The Influence of Advertising and Sponsorship
Throughout Porsche’s racing history, 911s with an “R” in their model designation were dreamt up by minds inside the building. Ferdinand Piëch of course gets credit for the 911R. A broad cast of characters – motivated by company chief Ernst Fuhrmann – devised the 911 RS Carrera 2.7. But while the idea for one of the company’s little known and less understood models, the 1984 911 SC-RS emerged within, the driving force for its creation came into the building from good friends in England.
The Back Story
Rothmans International, the tobacco company and its affable public relations boss Sean Roberts were well known around Weissach. Rothman’s greatest market saturation was in Europe and the UK. They had been principal sponsors for Porsche 956 efforts with great success for both firms, beginning with the 1st, 2nd, and 3rd, place finishes of Rothmans livery cars at the 1982 Le Mans. That same year, they supported Walter Röhrl as he won the World Rally Championship with Opel. When Opel announced it was withdrawing at the end of the 1983 season, Roberts approached Porsche about an entry for that series. Jürgen Barth and his colleague and friend Roland Kussmaul had done several international rallies in a company-prepared 924 and had begun lobbying for a Porsche to return to these events in 911s. Barth, as head of customer racing, began reading rules and searching parts bins. The fourth cast member in this production was David Richards who had retired from professional rally competition at the end of 1981. Over the next two years he worked with Rothmans organizing a new rally series throughout the Middle East at the same time he was launching his own new rally team. A number of meetings, a good bit of research, and several handshakes later, a deal was done. Porsche could produce a car. Richard’s new company Prodrive was contracted to prepare it and manage the newly formed Rothmans Porsche Rally Team in the European Rally Championship and the newly formed Middle East Championship.
The FIA had introduced Group B regulations for the 1982 racing and rally season. These required that manufacturers had assembled at least 200 matching examples for the car’s homologation. The FIA encouraged high technological innovation, and removed the upper limit on Turbocharger boost. Deep inside Weissach, engineering director Helmuth Bott set his staff to work on all-wheel drive 911s. But everyone knew this development was going to take time, and Rothmans was standing by.
Another FIA regulation permitted an “evolution” homologation. This allowed a manufacture to assemble 20 examples of a just-discontinued model, letting it fit within past production quantities rather than compete as a prototype (as the 911R had to do.) This fit the 911 SC perfectly because Porsche had introduced the G-series 911 Carrera 3.2 in late 1983. It also explains how this 1984-model racecar was designated 911 SC-RS. In January 1984, Barth confirmed in writing to Porsche Cars Great Britain director John Aldington that they “are building a total of 20 vehicles of this type which are planned to be ready for delivery by February.” The record-keepers at Flacht recorded the car as the Typ 954. Barth went on to list two cars committed for Belgian buyers, four for the U.S., one each for Japan, Mexico, Bahrain, and South Africa, and seven for West Germany, of which “the five Rothmans cars being registered in Germany by Messrs. Brinkmann of Bremen,” Porsche distributors in that city.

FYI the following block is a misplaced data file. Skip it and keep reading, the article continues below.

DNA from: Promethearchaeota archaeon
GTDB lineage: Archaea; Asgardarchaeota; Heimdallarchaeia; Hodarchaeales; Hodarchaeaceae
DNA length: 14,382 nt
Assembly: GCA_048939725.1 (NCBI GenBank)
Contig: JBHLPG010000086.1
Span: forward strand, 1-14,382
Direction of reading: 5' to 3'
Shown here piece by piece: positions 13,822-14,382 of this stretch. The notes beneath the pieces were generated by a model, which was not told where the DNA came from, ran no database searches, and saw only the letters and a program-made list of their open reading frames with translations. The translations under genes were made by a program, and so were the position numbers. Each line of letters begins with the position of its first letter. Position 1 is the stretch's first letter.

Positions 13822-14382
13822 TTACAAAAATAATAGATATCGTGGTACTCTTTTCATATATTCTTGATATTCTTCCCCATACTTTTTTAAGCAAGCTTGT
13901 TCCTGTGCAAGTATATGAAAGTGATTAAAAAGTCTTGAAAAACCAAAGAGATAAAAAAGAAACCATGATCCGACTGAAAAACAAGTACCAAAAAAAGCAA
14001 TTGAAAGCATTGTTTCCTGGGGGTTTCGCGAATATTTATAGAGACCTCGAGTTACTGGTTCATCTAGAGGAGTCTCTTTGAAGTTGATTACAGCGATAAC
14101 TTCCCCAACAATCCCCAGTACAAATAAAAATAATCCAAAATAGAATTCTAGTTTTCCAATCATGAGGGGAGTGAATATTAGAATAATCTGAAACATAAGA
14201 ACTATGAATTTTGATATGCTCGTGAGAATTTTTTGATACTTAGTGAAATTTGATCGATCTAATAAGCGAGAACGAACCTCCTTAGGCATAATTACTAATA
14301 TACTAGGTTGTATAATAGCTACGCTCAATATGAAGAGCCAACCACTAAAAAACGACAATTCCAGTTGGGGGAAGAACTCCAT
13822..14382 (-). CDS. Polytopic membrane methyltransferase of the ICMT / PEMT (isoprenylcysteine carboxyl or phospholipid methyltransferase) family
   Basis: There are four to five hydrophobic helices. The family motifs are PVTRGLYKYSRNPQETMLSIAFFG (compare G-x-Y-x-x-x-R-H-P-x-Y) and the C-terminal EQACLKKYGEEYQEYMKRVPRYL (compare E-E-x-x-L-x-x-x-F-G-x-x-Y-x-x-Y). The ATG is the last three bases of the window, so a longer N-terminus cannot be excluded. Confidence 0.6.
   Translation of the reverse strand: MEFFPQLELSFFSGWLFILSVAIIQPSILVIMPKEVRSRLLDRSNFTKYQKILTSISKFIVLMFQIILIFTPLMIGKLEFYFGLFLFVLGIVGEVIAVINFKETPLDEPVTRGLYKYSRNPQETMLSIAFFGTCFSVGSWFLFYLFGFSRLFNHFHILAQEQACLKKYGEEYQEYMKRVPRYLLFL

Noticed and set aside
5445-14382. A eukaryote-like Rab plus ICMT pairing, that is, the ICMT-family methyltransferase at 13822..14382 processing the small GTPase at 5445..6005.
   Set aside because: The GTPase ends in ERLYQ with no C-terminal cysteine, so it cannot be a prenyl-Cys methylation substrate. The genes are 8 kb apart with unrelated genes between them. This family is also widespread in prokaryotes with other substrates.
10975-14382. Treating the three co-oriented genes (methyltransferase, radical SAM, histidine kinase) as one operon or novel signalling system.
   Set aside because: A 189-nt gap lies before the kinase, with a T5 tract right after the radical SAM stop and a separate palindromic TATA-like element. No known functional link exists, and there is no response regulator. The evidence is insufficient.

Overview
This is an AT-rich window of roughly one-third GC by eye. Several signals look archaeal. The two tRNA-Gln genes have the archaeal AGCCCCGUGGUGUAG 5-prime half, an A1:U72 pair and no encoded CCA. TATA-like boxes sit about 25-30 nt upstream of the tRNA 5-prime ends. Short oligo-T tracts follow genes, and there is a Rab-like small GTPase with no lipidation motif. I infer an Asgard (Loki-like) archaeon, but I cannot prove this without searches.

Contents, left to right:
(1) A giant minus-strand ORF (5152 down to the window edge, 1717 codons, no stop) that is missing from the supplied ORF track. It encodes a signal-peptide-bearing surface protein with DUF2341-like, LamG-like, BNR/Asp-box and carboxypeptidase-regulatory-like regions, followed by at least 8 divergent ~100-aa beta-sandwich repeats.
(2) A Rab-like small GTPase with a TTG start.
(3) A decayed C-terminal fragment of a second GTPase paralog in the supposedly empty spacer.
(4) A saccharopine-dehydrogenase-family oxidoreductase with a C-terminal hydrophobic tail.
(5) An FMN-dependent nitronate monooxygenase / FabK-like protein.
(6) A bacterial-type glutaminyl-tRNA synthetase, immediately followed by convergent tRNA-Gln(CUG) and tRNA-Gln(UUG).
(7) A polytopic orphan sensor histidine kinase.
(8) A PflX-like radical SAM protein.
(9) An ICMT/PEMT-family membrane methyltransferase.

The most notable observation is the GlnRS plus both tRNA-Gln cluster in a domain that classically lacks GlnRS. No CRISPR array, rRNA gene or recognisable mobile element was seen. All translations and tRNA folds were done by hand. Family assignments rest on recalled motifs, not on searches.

Barth, Kussmaul, Gerd Schmid (product manager for racing vehicles), and their customer racing engineers developed the 2,996cc Typ 930/12 engine to produce 250 horsepower at 7,000 rpm for “touring” purposes and 270 horsepower at 7,600 rpm for rally competition. Torque was 184 foot-pounds at 6,500 rpm. They used a Bosch/Kugelfischer mechanical plunger pump injection, higher-lift camshafts, the 1974 RS exhaust system, and BHKZ single-plug ignition. (With further Prodrive and Weissach development, these engines developed 290 horsepower at 7,500 by June 1984.) A single dry-plate 225mm clutch connected the engine to the Typ 915/71 transmission that they fitted with oil cooling and a ZF 40-percent limited slip differential. With its 80-liter fuel tank (and a wood stick to check the level) and a 13-liter oil tank empty, the car weighed 960 kilograms (2,116 pounds,) the absolute minimum allowed for its under three-liter displacement class. Adding the integral roll cage, aluminum doors and front deck lid, Kevlar engine cover and wing, 14-kilogram fire extinguishing system, Halda navigation computer, additional lights, and full tanks, the car weighed 1,200 kilograms (2,646 pounds) at rally starting lines, according to Prodrive’s entry papers submitted with the car at the start of the Middle East Rally Championship season. Barth quoted acceleration from 0-to-100 kilometers per hour in 5 seconds.